Interobserver Reliability of Muscle Strength Tests and Physical Performance Battery in Patients With COPD

Interobserver Reliability of Muscle Strength Tests and Physical Performance Battery in Patients With COPD

The aim of this study was to evaluate the interobserver reliability of the Short Physical Performance Battery (SPPB) and hand dynamometry when measuring isometric muscle strength in people with chronic obstructive pulmonary disease (COPD). Reliability study. Each patient was assessed by a pulmonology physician and a physical therapist in 2 separate sessions 7 to 14 days apart (mean, 9.8±0.8d). Each rater was blinded to the other’s results. SPPB and muscle strength (kg) using electronic handgrip and handheld dynamometers. Reliability was assessed with intraclass correlation coefficients (ICCs), standard error of measurement values, and Bland-Altman plots. ICCs were calculated for the SPPB summary score and for its 3 subscales. The ICCs for the overall reliability of the SPPB summary score and for grip and quadriceps strength were .82 (95% confidence interval [CI], .62-.91), .97 (95% CI, .93-.98), and .76 (95% CI, .49-.88), respectively. The standard error of measurement values were .55 points, 1.30kg, and 1.22kg, respectively. The mean differences between the rater’s scores were near zero for grip strength and SPPB summary score measures. The ICCs for the SPPB subscales were .84 (95% CI, .66-.92) for the chair subscale, .75 (95% CI, .48-.88) for gait, and .33 (95% CI, -.42 to .68) for balance.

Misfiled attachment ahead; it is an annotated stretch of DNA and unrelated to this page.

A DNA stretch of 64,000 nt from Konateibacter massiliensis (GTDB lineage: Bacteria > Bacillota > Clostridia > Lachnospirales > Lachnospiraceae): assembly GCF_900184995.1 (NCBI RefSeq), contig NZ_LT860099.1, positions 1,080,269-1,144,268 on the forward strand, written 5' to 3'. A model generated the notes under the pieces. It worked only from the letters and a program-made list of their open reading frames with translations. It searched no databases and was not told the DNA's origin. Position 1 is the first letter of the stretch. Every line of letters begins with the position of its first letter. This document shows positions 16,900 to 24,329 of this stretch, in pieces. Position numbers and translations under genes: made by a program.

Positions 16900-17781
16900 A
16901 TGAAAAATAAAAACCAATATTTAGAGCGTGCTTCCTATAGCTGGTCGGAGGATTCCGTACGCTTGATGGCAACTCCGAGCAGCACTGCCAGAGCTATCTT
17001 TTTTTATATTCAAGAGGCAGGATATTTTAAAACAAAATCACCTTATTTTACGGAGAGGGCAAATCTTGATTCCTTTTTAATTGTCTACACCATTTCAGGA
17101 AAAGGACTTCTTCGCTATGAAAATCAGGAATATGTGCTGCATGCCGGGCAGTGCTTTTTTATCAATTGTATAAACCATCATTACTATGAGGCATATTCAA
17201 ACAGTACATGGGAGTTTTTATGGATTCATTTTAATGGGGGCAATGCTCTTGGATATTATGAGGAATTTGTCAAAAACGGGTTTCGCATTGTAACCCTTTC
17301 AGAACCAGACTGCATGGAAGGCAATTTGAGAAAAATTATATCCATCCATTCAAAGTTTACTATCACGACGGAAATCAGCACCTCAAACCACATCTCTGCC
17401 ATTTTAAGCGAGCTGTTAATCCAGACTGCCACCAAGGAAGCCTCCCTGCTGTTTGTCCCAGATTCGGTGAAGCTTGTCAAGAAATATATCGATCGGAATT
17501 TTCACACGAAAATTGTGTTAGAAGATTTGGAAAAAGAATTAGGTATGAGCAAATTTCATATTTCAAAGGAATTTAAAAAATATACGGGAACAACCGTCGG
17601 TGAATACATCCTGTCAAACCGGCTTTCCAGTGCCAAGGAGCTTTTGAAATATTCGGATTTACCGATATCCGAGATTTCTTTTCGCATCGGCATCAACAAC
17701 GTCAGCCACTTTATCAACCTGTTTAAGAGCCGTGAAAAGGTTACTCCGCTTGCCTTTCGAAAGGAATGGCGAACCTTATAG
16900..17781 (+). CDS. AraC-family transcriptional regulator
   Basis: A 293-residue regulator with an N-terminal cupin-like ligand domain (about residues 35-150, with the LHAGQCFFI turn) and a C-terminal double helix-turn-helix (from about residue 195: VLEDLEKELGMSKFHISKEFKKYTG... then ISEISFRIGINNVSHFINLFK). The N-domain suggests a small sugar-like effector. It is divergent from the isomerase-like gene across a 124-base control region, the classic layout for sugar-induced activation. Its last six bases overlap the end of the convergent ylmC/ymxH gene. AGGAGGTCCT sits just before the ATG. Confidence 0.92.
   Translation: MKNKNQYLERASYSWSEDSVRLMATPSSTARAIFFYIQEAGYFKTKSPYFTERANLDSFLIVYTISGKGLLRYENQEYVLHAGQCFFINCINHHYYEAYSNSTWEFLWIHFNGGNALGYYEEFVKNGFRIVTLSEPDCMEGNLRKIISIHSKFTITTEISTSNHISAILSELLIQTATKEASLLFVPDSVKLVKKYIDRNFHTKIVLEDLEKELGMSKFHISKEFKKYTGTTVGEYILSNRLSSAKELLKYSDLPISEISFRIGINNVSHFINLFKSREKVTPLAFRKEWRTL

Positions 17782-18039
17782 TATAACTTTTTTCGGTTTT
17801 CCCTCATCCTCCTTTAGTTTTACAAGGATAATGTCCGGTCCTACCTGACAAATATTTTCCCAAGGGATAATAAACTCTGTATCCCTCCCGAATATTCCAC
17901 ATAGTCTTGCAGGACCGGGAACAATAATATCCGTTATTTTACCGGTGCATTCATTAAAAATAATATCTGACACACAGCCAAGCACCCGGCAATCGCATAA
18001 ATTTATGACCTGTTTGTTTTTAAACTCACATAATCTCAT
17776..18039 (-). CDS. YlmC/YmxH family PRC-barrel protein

Interobserver reliability was good for quadriceps and handgrip dynamometry and for the SPPB summary score and its chair stand and gait speed subscales. Both pulmonary physicians and physical therapists can obtain and exchange the scores. Because the reliability of the balance subscale was questionable, it is better to use the SPPB summary score.

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Scott BuxtonResearch article posted by: Scott Buxton

My name is Scott and I am currently the editor of physiospot.

Away from the keyboard I am extended scope physiotherapist working in ED and an acute frailty unit specialising in rapid assessment and discharge of acutely unwell frail older people.

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